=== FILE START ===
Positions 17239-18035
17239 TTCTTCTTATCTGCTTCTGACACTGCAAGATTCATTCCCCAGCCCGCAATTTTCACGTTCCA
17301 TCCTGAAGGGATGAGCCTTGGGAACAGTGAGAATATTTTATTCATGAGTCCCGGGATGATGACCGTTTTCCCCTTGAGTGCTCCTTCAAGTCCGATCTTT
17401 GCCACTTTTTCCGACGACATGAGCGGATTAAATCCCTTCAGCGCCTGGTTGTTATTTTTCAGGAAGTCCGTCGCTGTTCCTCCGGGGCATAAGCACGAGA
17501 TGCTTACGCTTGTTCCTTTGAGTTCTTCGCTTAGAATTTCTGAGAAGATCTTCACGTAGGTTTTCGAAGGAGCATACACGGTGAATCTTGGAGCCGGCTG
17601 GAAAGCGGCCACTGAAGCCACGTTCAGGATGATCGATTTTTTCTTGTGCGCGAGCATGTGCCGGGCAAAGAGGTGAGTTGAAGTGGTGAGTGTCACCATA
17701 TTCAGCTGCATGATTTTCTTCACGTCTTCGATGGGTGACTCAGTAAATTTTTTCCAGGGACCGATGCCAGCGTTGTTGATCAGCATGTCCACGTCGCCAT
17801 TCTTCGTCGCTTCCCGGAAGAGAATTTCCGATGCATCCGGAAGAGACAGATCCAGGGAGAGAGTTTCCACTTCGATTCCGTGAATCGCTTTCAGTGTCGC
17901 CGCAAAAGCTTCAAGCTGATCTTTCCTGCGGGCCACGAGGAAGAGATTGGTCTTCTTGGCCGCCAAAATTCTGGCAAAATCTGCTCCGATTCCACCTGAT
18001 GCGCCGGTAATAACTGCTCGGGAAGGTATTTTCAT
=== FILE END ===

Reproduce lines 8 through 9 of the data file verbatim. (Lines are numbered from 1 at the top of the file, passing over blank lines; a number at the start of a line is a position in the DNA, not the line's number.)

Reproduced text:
17801 TCTTCGTCGCTTCCCGGAAGAGAATTTCCGATGCATCCGGAAGAGACAGATCCAGGGAGAGAGTTTCCACTTCGATTCCGTGAATCGCTTTCAGTGTCGC
17901 CGCAAAAGCTTCAAGCTGATCTTTCCTGCGGGCCACGAGGAAGAGATTGGTCTTCTTGGCCGCCAAAATTCTGGCAAAATCTGCTCCGATTCCACCTGAT